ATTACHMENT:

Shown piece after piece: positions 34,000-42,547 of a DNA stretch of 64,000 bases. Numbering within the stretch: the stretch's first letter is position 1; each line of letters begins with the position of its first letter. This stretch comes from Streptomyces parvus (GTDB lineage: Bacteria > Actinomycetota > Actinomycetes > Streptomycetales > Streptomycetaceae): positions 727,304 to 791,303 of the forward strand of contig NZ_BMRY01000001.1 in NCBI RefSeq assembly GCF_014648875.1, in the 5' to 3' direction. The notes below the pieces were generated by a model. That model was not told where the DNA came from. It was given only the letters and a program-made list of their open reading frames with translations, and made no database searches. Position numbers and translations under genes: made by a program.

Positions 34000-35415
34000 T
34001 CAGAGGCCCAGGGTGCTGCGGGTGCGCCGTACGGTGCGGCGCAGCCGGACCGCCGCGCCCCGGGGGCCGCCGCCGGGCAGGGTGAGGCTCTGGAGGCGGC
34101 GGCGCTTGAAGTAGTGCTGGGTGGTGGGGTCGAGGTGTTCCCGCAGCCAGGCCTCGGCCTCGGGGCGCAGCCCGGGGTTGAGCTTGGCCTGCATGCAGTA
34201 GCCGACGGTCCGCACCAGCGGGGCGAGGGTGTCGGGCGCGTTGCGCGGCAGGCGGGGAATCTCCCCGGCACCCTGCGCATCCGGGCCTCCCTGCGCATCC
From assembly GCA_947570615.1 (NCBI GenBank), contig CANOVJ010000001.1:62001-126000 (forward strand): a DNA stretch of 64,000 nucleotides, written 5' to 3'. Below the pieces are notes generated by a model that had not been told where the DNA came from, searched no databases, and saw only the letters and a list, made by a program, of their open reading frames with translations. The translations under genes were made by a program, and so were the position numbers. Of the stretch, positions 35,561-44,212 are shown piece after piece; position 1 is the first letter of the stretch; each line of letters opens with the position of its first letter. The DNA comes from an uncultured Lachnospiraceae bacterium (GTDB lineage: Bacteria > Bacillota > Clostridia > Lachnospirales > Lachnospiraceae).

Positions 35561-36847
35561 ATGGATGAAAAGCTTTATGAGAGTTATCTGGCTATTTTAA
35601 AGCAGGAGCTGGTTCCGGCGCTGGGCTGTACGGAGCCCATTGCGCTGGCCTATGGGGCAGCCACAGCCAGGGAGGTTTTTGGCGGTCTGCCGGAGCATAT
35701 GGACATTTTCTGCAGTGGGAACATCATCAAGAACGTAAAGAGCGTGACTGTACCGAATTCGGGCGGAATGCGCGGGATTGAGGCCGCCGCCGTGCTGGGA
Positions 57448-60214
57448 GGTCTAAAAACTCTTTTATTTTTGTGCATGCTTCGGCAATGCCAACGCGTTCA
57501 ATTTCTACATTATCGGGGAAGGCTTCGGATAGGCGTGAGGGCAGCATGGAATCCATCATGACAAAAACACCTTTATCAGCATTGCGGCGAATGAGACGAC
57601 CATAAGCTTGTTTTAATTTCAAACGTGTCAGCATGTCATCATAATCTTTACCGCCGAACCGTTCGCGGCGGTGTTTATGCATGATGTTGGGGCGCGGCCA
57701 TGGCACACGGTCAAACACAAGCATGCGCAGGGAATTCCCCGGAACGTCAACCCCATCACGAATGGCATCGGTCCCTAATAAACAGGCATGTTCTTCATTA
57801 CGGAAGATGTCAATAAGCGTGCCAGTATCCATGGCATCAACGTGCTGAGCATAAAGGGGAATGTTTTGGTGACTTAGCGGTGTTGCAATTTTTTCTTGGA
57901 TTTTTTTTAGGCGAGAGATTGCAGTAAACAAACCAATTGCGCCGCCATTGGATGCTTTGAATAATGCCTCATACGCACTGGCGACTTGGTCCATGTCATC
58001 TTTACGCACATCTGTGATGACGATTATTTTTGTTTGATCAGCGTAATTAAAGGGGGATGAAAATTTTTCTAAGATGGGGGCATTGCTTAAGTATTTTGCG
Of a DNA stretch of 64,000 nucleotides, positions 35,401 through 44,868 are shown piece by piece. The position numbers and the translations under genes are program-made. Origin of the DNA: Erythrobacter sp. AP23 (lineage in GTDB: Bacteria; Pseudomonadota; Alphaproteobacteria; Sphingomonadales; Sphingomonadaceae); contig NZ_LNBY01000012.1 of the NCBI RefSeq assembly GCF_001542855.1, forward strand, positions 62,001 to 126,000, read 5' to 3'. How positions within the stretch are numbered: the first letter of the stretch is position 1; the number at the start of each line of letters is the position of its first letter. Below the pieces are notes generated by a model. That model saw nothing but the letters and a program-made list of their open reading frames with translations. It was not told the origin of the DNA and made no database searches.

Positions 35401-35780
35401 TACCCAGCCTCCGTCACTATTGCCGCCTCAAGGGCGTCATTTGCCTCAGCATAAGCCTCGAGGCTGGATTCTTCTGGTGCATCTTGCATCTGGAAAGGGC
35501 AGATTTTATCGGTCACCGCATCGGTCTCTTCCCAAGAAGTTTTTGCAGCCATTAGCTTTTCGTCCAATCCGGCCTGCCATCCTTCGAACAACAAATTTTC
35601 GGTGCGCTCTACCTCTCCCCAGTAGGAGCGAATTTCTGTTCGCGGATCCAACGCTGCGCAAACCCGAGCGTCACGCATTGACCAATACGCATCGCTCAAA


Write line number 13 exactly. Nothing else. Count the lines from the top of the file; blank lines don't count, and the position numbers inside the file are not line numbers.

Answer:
57448 GGTCTAAAAACTCTTTTATTTTTGTGCATGCTTCGGCAATGCCAACGCGTTCA